A recent paper published in Nature Sustainability warns of the effects of human presence in Antarctica. It says buildings now occupy 390,000 square meters with a “visual footprint”, or the area in which human activities are visible, of more than 93,000 square kilometers.
The study is the first to measure the human “footprint” on Antarctica and the researchers claim human presence may be as pressing an environmental risk as climate change and invasive species.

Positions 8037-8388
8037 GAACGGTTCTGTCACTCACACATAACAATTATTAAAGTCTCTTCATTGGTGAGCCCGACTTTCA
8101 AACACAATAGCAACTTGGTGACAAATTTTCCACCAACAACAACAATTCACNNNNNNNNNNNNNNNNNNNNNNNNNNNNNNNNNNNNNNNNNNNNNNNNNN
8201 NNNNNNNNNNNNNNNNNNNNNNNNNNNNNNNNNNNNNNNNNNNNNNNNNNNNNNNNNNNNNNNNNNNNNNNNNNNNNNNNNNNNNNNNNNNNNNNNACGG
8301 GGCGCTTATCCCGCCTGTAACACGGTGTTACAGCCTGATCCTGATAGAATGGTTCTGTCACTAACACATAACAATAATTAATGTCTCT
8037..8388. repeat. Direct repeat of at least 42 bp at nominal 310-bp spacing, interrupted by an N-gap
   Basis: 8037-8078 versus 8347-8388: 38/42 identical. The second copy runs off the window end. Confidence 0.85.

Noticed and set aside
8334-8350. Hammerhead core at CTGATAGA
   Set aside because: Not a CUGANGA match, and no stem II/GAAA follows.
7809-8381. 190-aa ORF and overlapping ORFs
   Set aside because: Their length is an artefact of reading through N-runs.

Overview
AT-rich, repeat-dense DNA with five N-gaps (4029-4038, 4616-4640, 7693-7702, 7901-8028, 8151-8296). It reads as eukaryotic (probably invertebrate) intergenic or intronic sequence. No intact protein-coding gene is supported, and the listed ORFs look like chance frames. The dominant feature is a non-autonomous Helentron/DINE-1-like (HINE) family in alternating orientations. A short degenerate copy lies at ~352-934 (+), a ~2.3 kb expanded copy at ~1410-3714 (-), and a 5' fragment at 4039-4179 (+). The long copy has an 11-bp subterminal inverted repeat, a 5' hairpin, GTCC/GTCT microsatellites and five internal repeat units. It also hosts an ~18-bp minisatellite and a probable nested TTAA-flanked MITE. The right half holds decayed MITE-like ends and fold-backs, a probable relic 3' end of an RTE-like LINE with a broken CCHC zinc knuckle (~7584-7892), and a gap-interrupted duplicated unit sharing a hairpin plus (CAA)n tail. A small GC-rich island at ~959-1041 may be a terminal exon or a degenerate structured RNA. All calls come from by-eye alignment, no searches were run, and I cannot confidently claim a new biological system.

Ice-free land has the most diversity in Antarctica and provides a breeding ground for marine animals, making them the most sensitive areas. Man-made buildings are concentrated in these sensitive areas, concerning scientists.
The paper also warns that human presence not only has a negative effect on the wildlife, but on the science performed on the continent. Increased research activity and tourism threaten the validity of the research conducted.
Read more about the effects of human presence in Antarctica at Nature Sustainability.